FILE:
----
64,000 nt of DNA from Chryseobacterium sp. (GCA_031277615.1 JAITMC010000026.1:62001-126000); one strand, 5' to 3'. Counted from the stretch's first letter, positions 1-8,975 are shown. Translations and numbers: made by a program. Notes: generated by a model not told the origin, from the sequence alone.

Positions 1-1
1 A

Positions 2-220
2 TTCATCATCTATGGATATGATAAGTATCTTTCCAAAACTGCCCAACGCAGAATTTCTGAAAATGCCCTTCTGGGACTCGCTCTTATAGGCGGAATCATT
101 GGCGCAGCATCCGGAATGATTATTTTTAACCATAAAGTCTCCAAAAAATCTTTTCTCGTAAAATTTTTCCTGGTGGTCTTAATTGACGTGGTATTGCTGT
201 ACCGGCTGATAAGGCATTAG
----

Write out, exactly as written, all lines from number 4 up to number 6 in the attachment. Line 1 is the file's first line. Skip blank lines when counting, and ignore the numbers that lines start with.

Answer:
Positions 2-220
2 TTCATCATCTATGGATATGATAAGTATCTTTCCAAAACTGCCCAACGCAGAATTTCTGAAAATGCCCTTCTGGGACTCGCTCTTATAGGCGGAATCATT
101 GGCGCAGCATCCGGAATGATTATTTTTAACCATAAAGTCTCCAAAAAATCTTTTCTCGTAAAATTTTTCCTGGTGGTCTTAATTGACGTGGTATTGCTGT